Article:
+44 (0)1483 300800, ext. 2857 (Dr Hutchings)
Fax No. +44 (0) 1483 876201
E-mail address S.Hutchings@surrey.ac.uk
Undergraduate Courses
  • BSc (Hons) in Linguistic and International Studies
  • BA (Hons) in Combined Languages
  • BA (Hons) in Joint Languages
  • BSc (Hons) in French and Economics with International Business, with a Subsidiary Language
  • BSc (Hons) in German and Economics with International Business, with a Subsidiary Language
  • BSc (Hons) in Russian and Economics with International Business [Russian post-A level with a Subsidiary Language/Russian Nationals with a Subsidiary Language/Russian ab initio without a Subsidiary Language]
  • BSc (Hons) in French and European Studies, with a Subsidiary Language
  • BSc (Hons) in German and European Studies, with a Subsidiary Language
  • BSc (Hons) in Russian and European Studies [Russian post-A level with a Subsidiary Language/Russian Nationals with a Subsidiary Language/Russian ab initio without a Subsidiary Language]
  • BSc (Hons) in Computing and German
  • BA (Hons) in Language and Business Culture in Europe
  • LLB in Law and French
  • LLB in Law and German
  • LLB in Law and Russian
  • LLB in Law and European Studies (3 or 4 years)
  • Postgraduate Courses
  • Postgraduate Diploma/MA in Translation Studies
  • Postgraduate Diploma/MA in Russian Language and Society
  • Postgraduate Diploma/MA in European Politics, Business and Law
  • We also offer PhD supervision in a number of areas related to European languages and politics, to Linguistics, to Translation Terminology, and to Cultural, Literary, Media and International studies.
  • Type of course These courses are all offered full-time; some may be available on a part-time basis.
    Length of courses The Undergraduate Courses are all 4 years in length (except LLB in Law and European Studies which is also offered in a 3-year version); the postgraduate courses are 1 year in length.
    Date of Commencement Autumn Semester 2000 begins on September 17 for new first-year students and postgraduates, and on September 4 for remaining undergraduates.
    Cost/Fees Undergraduate Tuition Fees for 2000-2001 are:
    £1025 per annum (Home and EU Students);
    £6960 per annum (Overseas students)

    Postgraduate Tuition Fees for 20002001 are:
    £2740 (Home and EU Students);
    £1370 (part-time)
    £6960 (Overseas students);
    £3480 (part-time)

    Accommodation On-campus accommodation is guaranteed to all new first year undergraduates and to non-EU overseas students. Places are available on a first come, first served basis to postgraduates.
    Class size Varies according to course, and from module to module. Lecture, seminar and tutorial formats are all employed. Oral skills classes for languages will normally be taught in small groups of 5-6.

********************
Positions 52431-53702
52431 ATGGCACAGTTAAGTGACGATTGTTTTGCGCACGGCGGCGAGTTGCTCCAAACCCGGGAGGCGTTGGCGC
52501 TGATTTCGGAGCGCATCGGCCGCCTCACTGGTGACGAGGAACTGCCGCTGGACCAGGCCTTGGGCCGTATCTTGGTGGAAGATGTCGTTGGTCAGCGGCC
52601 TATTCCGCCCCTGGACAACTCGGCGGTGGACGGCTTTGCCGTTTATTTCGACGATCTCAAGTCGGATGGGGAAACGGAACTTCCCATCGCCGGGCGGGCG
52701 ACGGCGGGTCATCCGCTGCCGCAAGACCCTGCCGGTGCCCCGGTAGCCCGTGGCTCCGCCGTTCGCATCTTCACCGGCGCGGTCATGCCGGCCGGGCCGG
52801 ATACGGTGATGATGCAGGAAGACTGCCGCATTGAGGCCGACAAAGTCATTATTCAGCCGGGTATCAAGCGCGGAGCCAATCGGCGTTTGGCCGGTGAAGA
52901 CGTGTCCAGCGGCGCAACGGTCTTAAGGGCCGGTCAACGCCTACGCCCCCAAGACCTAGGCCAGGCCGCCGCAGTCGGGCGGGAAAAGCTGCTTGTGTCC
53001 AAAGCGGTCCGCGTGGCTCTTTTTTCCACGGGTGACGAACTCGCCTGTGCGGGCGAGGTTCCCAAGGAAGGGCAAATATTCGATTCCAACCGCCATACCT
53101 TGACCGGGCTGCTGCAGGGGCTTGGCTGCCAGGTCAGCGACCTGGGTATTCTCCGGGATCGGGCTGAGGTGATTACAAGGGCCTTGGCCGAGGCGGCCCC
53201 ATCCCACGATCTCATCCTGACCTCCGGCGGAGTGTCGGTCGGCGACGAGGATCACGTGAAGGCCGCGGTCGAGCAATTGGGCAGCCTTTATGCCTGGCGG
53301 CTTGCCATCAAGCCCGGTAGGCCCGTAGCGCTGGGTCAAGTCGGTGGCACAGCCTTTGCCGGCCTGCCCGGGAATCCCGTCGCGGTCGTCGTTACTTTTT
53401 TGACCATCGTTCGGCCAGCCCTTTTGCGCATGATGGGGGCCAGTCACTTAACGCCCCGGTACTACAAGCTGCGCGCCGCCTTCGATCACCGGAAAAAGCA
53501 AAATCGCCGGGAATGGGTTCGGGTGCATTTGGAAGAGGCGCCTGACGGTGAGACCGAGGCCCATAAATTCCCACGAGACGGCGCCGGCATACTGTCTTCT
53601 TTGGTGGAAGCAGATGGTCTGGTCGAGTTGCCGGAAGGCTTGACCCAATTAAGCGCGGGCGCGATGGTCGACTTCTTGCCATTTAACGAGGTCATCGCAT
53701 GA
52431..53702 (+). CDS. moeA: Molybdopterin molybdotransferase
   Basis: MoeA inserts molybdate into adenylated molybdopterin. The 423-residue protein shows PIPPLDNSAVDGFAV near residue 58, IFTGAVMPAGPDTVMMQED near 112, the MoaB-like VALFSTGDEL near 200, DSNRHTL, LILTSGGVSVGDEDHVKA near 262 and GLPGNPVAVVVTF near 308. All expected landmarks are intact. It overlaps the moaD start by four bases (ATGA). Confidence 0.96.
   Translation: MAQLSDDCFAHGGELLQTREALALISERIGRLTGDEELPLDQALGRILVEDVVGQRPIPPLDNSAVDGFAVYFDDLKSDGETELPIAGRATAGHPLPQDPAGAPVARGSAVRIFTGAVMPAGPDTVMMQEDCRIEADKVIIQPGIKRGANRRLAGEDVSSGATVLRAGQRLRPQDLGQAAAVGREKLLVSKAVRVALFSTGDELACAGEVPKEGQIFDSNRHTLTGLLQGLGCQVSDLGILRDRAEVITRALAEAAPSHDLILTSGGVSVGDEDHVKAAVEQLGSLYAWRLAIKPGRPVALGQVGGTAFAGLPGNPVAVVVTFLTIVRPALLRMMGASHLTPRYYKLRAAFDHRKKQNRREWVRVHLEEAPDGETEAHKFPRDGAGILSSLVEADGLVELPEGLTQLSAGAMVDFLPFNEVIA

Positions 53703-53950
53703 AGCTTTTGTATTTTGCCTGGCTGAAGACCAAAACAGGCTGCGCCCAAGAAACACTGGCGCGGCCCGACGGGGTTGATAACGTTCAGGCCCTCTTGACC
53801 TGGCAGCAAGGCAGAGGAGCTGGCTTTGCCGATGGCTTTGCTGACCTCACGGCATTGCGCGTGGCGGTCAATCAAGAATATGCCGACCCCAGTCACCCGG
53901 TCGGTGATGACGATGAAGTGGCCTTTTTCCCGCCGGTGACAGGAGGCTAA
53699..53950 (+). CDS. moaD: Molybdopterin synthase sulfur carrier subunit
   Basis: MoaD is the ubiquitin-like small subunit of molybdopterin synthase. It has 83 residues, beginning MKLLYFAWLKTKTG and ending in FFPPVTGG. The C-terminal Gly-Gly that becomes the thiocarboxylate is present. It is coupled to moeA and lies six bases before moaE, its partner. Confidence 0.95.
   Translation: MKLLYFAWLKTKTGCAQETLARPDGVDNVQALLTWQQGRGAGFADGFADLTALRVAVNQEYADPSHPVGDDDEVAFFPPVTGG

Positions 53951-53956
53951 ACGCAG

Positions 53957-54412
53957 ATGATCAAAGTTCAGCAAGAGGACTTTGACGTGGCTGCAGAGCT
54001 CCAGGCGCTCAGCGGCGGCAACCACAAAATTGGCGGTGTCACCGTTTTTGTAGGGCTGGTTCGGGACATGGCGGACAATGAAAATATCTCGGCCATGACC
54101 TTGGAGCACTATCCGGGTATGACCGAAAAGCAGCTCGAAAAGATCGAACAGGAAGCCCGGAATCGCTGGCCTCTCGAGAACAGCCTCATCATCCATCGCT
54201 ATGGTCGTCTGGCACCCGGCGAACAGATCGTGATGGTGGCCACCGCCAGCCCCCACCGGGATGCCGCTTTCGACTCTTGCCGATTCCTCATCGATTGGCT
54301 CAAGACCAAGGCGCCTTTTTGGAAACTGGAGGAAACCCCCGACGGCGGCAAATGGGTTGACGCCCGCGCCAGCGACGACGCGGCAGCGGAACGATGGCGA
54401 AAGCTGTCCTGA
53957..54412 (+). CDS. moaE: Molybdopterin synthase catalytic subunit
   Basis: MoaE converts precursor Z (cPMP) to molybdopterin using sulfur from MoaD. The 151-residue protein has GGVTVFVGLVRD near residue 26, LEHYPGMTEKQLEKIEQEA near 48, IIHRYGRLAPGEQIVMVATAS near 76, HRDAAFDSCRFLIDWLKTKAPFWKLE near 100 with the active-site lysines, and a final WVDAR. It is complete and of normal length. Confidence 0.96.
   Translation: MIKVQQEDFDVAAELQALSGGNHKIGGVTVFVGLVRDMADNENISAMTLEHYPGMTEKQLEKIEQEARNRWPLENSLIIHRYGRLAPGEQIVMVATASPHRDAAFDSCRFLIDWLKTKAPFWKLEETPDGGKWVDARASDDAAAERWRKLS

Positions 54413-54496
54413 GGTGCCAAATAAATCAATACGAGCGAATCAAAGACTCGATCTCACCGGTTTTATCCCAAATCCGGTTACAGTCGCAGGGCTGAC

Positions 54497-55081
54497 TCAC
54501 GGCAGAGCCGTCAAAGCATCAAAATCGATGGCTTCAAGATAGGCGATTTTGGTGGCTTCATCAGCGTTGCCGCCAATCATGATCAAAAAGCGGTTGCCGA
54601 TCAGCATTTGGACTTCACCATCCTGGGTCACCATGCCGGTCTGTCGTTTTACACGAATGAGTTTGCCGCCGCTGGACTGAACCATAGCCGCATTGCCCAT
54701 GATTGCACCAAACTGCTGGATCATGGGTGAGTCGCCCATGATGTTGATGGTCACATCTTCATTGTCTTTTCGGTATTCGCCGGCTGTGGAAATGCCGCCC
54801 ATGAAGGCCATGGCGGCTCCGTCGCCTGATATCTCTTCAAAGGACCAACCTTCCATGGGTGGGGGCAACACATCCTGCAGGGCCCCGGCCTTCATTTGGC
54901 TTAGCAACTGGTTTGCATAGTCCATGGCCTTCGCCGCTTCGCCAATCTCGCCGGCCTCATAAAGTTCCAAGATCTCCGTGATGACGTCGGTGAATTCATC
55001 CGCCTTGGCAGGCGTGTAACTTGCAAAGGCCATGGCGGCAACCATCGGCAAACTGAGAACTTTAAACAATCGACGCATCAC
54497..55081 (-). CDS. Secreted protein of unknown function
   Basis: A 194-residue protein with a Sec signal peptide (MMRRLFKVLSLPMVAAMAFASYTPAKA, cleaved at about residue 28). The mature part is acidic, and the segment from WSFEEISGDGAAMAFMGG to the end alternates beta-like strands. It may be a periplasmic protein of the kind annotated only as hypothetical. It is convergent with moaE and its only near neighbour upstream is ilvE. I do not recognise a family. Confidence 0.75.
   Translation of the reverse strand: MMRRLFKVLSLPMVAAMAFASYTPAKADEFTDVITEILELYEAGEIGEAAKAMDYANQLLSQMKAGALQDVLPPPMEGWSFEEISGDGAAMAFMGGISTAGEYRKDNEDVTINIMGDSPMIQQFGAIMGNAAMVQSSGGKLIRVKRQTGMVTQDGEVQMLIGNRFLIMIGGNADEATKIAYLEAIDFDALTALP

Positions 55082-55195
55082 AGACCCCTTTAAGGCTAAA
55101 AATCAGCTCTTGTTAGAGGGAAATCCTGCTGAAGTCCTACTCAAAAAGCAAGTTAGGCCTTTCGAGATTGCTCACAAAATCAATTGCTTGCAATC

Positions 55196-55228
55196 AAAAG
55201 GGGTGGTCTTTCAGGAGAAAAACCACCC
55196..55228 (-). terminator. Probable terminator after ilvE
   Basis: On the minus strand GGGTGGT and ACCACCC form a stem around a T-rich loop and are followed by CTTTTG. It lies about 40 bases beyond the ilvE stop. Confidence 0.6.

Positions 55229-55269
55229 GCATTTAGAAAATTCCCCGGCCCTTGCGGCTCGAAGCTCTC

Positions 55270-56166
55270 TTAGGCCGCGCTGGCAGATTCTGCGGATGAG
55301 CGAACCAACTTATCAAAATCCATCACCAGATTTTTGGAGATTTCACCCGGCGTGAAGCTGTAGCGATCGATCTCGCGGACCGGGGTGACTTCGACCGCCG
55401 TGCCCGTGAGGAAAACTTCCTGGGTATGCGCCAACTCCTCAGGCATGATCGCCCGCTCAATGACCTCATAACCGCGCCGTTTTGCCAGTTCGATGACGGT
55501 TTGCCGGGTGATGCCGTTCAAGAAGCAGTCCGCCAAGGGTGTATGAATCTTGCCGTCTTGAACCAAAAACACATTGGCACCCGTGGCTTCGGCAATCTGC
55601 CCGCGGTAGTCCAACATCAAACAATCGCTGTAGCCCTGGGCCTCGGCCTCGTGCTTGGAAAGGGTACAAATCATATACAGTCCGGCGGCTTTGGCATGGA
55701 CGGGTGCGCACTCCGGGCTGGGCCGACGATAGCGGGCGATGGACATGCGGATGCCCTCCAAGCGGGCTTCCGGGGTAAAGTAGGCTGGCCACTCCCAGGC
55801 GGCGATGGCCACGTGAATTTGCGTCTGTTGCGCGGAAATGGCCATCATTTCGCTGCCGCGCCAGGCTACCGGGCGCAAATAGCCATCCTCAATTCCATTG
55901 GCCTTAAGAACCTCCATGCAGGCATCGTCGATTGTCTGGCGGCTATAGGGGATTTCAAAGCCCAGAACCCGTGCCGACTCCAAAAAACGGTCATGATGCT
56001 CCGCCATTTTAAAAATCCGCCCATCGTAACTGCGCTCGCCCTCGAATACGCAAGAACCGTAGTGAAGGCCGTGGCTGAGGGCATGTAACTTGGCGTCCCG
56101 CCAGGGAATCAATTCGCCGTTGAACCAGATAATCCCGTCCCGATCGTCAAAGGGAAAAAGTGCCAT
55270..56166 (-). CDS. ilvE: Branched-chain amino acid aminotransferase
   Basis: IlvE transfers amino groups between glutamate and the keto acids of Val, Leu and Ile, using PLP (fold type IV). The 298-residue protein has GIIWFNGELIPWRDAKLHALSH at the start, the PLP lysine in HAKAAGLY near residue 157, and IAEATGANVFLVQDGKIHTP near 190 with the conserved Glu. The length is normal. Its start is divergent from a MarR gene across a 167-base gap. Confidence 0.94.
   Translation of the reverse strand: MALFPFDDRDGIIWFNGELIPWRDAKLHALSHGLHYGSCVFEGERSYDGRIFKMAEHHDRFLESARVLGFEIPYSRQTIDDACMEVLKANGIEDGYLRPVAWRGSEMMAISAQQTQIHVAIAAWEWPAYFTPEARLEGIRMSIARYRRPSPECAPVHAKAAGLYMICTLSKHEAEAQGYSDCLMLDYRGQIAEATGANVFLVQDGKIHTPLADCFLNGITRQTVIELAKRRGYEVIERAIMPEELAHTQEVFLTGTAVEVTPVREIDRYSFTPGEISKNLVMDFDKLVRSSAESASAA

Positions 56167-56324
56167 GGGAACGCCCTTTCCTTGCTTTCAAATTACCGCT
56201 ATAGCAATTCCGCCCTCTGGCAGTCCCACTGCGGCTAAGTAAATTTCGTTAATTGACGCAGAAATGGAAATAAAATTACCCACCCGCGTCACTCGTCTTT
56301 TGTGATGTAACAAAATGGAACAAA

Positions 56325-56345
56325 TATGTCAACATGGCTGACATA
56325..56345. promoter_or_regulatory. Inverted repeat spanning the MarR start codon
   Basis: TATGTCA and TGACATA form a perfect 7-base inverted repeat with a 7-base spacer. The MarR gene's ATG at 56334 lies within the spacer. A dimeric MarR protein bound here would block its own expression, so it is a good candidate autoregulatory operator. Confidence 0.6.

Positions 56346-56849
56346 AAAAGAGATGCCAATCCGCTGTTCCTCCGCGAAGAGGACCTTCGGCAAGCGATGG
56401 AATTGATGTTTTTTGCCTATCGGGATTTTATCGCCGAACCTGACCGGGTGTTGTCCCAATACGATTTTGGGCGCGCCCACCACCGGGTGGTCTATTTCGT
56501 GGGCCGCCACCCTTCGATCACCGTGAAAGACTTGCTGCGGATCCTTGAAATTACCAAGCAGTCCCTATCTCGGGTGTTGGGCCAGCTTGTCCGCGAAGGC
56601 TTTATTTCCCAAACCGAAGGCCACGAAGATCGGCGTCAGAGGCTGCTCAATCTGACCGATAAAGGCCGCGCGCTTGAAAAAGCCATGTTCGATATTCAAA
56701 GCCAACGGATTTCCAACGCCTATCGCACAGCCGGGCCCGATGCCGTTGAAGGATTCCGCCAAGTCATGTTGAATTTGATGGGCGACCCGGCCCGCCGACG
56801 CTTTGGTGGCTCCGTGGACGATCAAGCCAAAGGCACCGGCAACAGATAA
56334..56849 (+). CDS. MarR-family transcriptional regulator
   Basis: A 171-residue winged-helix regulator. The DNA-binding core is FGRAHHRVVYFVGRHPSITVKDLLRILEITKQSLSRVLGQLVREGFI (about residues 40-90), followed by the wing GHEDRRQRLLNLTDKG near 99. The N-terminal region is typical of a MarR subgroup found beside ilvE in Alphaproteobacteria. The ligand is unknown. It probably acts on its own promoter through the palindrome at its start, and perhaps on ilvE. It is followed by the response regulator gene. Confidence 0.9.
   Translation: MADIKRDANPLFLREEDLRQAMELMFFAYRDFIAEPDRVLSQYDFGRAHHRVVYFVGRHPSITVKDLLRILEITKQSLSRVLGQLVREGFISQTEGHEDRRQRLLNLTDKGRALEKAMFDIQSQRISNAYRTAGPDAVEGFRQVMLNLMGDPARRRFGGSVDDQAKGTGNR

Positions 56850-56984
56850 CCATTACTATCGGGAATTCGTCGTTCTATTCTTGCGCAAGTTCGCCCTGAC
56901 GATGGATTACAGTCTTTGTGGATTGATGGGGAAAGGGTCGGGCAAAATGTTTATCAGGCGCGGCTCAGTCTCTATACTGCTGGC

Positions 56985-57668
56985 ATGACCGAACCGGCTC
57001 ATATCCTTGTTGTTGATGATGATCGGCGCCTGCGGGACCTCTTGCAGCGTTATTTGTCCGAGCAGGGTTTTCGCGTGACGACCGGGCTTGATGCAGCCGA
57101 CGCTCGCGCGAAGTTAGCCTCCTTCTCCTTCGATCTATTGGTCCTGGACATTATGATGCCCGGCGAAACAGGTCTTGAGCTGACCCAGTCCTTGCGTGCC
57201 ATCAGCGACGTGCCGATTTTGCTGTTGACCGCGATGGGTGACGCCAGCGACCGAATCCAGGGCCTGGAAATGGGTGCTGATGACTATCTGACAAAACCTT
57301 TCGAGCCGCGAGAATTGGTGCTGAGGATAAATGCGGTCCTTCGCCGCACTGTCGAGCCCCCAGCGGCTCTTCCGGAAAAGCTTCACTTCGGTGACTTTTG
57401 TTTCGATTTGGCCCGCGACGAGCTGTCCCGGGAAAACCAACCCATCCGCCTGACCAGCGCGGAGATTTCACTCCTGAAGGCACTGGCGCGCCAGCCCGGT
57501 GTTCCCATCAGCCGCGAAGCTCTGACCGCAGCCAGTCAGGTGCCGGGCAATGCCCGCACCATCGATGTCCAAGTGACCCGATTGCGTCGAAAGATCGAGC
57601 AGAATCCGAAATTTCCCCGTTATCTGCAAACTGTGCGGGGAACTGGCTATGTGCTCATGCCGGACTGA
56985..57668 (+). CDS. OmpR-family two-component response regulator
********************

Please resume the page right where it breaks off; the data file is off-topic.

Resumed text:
Student grants/
    financial assistance
    There are a limited number of University of Surrey and School of Language and International Studies Scholarships available for outstanding PhD applicants.
    Course directors
  • Head of LIS Department and Head of School of Language and International Studies - Professor Peter Lutzeier
  • Head of French -Professor Ann Judge
  • Head of German - Dr Margaret Rogers
  • Head of Russian - Prof. Peter Barta
  • Director of Translation Studies Diploma/MA - Dr Gunilla Anderman
  • Director of Russian Language and Society MA - Dr Stephen Hutchings
  • Director of MA in European Politics, Business and Law - Prof. Chris Flood
  • Admission requirements Entry onto our undergraduate programmes requires a minimum British A-level points score of between 20 and 24 points (BCC to BBB), depending on the programme in question. Students with international qualifications such as the German Abitur and the European Baccalaureate, as well as with School-leaving diplomas from individual countries, are also considered. We normally require students from overseas (including the EU) to have demonstrated proficiency in English through qualifications such as the Cambridge Proficiency Examination (Grade C), the IELTS (Band 6), and TOEFL (550 in paper-based test, 213 in computer test).
    Entry onto our taught postgraduate programmes requires either a British undergraduate degree in an appropriate subject of at least the 2.2. level, or an international equivalent.
    National/Overseas students 8-10% of our students are from overseas (including the EU).
    Men/Women According to recent statistics 67% of our students overall are female, 33% male, but there are wide variations according to subject combination.
    Age range 18-50 +
    Contact person
    for application
    Dr Stephen Hutchings
    (Senior Admissions Tutor)